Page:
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Let’s do the numbers: The money spent on the Rio Olympics

Donna Tam Aug 5, 2016
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The Christ the Redeemer statue is seen through a set of Olympic rings at the Sambodromo archery venue in Rio de Janeiro on Thursday.
JEWEL SAMAD/AFP/Getty Images

There’s been plenty of speculation over whether or not Rio can actually pull off the Olympics, despite all the money that the metropolis has spent trying to fix everything.

While Olympic cities see the sporting spectacle as a nice PR opportunity, the costs sometimes don’t measure up. In the past, we’ve seen similar reports of corruption and safety concerns from other Olympic events, and there’s always the concern of building huge public stadiums that have little purpose after the games are over.

And it’s not just Rio spending money. Let’s take a quick look at who is paying for what:

$1.2 billion: NBC Universal paid $1.2 billion for the right to broadcast the Olympics in Rio, but it said it’s already made back its investment. The network’s head of sports advertising told the Associated Press that the company has already sold $1.2 billion and credits all the negative attention around the event. NBC expects Rio to be “the most profitable Olympics in history” for them. It’s a good thing the Olympics is turning out to be so lucrative because the network has already shelled out another  $7.65 billion for the rights to the Summer and Winter Olympics between 2020 and 2032.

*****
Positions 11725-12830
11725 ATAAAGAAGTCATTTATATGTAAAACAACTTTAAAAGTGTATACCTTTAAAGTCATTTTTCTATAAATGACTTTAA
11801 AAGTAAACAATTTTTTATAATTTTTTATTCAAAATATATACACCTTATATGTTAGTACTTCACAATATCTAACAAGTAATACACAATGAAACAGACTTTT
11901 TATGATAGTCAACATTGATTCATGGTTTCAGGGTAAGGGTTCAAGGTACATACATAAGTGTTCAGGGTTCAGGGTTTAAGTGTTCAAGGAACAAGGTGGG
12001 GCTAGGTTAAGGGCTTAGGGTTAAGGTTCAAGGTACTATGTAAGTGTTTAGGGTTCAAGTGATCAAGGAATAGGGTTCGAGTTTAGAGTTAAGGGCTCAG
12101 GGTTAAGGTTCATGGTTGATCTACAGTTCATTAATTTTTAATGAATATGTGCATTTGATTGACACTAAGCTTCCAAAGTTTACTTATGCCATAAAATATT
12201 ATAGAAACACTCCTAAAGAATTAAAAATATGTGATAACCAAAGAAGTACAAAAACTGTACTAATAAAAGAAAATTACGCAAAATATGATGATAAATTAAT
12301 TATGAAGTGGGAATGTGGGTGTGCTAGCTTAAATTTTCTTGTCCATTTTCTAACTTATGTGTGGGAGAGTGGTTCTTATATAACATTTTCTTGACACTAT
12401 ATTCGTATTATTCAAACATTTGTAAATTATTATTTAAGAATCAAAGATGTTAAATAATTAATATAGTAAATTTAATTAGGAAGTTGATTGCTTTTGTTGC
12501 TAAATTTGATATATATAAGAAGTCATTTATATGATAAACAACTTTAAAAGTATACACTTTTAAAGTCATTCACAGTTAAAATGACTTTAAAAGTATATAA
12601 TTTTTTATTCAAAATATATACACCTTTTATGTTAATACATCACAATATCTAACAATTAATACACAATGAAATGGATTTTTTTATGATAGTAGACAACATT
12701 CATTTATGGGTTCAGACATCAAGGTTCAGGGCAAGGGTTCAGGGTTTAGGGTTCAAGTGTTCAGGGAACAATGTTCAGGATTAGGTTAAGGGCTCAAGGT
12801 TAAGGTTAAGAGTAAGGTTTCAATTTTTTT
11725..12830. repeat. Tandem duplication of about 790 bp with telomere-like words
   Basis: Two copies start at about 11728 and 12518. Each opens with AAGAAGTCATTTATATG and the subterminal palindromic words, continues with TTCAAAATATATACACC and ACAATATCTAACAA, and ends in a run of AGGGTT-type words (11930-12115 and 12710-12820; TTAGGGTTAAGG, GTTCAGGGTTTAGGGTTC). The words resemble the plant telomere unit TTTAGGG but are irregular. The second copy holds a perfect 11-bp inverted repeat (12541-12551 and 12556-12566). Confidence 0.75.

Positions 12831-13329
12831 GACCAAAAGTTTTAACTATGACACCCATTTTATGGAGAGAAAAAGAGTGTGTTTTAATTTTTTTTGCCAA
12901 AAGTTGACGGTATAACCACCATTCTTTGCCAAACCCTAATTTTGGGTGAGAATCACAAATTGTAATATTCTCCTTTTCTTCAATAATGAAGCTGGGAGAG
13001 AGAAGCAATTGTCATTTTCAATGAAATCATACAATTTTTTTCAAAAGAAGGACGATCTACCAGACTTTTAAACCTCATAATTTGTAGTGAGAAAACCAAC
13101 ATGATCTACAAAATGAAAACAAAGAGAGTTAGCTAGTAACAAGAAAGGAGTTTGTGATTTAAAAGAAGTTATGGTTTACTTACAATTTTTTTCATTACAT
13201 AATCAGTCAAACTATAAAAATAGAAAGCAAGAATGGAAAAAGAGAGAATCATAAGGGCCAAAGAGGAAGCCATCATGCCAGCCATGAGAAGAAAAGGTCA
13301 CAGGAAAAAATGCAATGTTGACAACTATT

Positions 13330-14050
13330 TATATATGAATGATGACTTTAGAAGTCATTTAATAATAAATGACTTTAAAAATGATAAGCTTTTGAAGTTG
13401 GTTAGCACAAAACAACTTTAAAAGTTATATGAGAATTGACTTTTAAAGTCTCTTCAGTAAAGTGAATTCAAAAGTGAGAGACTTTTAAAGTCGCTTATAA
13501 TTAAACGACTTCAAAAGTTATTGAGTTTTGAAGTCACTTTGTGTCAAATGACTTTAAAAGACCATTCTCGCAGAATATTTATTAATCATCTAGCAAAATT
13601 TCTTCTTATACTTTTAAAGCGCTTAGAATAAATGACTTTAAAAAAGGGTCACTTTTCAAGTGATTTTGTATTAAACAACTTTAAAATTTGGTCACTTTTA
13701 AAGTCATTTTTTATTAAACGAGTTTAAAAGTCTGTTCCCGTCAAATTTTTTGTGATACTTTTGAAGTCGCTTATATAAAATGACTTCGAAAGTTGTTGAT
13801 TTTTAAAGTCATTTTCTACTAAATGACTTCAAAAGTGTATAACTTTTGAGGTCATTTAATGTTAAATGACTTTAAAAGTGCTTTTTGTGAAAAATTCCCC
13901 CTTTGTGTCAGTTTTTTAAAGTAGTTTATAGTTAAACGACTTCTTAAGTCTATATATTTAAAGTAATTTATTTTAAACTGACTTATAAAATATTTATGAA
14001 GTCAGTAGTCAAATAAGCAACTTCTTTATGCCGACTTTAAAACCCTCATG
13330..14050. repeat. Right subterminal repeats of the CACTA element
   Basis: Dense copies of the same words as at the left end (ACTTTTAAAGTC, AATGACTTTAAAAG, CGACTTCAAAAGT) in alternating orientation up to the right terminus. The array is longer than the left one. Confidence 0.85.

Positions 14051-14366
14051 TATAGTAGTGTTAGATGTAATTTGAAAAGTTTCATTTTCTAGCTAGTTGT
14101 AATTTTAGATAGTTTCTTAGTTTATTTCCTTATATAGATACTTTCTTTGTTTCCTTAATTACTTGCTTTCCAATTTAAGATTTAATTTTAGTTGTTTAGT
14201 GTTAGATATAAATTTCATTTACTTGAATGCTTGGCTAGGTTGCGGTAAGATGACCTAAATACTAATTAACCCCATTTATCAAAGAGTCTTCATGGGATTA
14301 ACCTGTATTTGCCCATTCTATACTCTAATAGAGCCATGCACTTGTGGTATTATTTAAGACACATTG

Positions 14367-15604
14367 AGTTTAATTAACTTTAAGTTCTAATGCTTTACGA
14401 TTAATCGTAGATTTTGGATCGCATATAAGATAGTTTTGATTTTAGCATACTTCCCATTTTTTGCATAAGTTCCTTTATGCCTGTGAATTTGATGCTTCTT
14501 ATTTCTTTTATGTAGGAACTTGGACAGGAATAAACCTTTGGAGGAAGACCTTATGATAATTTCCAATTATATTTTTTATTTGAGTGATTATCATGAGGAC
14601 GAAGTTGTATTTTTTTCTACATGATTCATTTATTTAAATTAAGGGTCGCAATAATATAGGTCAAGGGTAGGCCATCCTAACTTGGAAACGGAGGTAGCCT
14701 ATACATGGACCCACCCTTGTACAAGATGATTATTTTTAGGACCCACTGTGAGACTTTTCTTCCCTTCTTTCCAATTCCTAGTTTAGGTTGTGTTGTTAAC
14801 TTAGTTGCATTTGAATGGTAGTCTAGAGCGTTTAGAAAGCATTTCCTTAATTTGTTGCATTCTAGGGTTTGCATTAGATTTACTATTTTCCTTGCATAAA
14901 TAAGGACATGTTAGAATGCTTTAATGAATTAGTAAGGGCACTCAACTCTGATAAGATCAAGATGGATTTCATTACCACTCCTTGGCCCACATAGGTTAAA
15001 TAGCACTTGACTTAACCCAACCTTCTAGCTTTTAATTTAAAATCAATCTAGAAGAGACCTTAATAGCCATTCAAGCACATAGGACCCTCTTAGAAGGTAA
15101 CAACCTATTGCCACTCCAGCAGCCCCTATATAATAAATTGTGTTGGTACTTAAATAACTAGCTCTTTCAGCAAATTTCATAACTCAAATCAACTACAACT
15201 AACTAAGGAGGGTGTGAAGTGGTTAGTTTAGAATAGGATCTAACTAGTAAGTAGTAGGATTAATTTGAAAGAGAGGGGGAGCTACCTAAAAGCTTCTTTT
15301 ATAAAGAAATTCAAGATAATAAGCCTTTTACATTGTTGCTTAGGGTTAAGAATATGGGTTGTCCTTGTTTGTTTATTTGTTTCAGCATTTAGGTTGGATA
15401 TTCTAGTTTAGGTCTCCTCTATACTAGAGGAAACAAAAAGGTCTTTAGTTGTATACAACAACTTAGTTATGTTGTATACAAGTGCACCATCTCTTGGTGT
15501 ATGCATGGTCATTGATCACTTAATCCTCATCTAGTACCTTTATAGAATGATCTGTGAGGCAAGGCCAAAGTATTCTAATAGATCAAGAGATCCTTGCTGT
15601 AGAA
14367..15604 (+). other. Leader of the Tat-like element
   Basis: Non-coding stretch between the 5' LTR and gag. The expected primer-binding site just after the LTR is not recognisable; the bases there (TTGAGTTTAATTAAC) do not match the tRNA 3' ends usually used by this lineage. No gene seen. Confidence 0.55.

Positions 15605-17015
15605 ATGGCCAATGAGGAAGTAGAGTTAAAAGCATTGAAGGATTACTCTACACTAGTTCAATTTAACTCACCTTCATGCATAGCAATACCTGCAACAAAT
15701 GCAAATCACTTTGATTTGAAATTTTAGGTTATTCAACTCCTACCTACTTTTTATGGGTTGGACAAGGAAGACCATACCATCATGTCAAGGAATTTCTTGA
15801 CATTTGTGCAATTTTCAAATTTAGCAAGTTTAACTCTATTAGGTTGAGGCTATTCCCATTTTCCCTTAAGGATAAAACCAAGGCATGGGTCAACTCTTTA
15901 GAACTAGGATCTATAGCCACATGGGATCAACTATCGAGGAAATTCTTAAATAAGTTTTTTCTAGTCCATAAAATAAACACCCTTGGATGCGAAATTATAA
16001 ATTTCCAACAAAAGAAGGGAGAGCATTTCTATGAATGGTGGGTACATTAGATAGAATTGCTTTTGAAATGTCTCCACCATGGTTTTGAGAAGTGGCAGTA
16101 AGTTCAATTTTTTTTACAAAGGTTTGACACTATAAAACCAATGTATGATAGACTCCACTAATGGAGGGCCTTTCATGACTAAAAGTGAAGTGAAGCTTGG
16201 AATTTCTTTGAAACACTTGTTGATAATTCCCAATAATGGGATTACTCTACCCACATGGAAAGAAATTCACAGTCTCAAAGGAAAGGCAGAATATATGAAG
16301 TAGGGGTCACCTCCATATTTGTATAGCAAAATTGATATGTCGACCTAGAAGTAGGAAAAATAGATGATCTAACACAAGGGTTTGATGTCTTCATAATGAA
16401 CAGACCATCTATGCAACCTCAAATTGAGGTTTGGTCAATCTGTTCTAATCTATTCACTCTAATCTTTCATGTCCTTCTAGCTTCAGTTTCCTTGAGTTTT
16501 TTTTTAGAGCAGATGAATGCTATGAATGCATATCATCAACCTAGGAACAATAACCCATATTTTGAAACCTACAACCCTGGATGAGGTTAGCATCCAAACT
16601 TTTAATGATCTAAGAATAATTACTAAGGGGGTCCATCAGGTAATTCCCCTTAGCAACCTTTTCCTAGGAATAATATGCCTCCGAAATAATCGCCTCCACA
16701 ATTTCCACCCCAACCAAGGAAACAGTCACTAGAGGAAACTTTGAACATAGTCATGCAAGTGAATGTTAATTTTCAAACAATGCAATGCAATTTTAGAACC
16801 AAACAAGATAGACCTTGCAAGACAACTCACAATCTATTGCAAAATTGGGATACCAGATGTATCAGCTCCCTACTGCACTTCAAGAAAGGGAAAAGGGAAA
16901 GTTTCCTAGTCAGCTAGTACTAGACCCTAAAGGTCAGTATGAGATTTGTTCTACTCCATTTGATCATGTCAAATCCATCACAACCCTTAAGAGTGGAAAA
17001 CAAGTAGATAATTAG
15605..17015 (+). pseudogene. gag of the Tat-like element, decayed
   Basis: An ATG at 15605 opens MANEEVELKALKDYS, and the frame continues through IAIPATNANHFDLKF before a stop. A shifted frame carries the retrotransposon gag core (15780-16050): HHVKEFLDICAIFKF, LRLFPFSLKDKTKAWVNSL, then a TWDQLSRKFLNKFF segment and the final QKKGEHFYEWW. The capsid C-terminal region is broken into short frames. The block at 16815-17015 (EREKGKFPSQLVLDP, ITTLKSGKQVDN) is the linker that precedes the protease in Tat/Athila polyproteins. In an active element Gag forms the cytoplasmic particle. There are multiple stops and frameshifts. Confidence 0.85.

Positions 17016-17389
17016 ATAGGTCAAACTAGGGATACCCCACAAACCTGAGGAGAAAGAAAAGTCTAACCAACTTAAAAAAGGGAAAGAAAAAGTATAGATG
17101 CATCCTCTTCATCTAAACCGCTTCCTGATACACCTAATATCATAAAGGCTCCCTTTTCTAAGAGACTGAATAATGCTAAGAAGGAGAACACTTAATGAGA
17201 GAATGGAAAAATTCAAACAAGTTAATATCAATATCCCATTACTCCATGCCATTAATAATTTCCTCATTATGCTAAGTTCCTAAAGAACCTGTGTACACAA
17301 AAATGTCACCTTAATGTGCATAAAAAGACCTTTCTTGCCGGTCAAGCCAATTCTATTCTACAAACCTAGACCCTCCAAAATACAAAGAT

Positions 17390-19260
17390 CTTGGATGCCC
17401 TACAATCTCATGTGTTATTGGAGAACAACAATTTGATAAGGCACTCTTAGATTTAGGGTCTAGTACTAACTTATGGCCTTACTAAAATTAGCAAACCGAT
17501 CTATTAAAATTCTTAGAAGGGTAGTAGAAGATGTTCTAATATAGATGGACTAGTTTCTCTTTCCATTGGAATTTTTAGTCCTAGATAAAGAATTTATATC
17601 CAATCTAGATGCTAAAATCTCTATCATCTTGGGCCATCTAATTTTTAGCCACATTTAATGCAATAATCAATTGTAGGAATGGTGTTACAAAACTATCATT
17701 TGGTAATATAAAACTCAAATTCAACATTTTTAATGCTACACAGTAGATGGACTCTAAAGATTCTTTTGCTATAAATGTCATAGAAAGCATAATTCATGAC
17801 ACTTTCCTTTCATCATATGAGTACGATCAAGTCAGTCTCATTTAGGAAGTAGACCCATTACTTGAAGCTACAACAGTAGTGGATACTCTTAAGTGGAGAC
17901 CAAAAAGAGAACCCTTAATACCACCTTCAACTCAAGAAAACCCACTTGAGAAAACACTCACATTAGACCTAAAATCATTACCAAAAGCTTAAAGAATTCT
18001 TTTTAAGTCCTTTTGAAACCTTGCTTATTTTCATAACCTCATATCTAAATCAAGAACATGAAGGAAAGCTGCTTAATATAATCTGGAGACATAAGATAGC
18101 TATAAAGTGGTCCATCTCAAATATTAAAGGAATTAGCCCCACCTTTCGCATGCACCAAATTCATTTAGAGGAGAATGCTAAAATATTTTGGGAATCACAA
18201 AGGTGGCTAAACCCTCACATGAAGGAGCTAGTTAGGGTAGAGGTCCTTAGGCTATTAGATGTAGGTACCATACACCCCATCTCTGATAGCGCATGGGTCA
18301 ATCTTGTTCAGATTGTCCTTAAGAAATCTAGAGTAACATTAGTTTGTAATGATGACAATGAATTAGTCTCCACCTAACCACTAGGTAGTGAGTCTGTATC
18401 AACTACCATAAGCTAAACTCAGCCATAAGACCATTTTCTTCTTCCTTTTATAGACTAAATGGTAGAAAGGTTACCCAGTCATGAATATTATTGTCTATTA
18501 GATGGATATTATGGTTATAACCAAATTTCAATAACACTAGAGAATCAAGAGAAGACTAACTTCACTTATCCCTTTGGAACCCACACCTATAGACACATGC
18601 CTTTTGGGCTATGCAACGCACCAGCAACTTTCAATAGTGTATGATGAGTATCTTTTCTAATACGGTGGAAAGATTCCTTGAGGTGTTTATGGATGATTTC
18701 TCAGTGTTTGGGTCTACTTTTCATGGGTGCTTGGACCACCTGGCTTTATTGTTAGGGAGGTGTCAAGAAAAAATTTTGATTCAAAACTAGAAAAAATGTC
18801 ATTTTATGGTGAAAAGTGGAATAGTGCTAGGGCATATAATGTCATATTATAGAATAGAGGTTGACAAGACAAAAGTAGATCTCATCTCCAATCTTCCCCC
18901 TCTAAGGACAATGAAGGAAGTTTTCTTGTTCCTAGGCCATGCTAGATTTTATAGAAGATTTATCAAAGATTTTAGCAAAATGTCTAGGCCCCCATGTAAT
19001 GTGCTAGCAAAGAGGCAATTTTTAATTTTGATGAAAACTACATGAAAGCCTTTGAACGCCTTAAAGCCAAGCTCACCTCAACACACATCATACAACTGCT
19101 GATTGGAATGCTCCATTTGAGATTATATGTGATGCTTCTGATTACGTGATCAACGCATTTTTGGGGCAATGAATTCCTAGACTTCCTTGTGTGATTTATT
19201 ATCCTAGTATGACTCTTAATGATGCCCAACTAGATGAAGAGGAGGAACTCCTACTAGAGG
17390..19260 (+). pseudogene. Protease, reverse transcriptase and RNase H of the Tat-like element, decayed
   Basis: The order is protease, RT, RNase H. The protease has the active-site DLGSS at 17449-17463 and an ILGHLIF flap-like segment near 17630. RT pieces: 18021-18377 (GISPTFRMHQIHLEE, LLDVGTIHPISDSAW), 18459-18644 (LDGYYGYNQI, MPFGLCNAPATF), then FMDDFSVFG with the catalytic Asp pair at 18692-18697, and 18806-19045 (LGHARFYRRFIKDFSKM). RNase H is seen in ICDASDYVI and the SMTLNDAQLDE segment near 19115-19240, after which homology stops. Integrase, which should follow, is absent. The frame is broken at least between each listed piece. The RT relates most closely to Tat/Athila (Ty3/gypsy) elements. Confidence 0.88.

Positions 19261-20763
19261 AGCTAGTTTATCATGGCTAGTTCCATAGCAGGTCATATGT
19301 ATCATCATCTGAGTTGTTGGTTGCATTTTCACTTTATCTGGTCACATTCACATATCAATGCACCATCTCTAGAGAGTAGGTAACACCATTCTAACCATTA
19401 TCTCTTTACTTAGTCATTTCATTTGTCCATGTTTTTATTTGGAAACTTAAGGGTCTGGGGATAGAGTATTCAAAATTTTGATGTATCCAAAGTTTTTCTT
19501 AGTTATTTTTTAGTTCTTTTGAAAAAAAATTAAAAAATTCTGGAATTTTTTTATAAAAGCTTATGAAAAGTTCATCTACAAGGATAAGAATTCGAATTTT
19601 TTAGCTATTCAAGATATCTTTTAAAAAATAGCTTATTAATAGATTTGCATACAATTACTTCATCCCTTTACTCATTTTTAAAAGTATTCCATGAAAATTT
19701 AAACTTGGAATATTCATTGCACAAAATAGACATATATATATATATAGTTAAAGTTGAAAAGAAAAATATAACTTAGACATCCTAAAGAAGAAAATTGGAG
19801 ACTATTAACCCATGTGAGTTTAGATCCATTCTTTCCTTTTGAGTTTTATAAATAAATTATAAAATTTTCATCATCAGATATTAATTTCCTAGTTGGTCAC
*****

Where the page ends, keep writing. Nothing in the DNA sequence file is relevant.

$2,250: The price tag for tickets to the games start at $30 or even less in some cases, but tickets for the opening ceremony were much higher. Buying one outright costs as little as $435, but the cheapest ticket on StubHub as of last weekend was $2,250. All told, there were 7.5 million tickets available across 717 sessions.

$25,000: Countries typically award their Olympic medal winners with a cash bonus. In previous years, United States Olympic Committee pays American winners $25,000 for gold, $15,000 for silver, and $10,000 for bronze. Those amounts have been the same for more than 10 years.

$12 billion: It’s taken an estimated $12 billion to put on the games and some experts think that cost could go up to $20 billion. Some of that funding went to things like health measures, infrastructure and security. With things like Zika and water pollution raising alarm, the Brazil Ministry of Health devoted $5.7 million to address health concerns. Rio spent $7.1 billion on improving toll roads, ports and other infrastructure projects, and $895 million on security, which included a giant balloon equipped with cameras.

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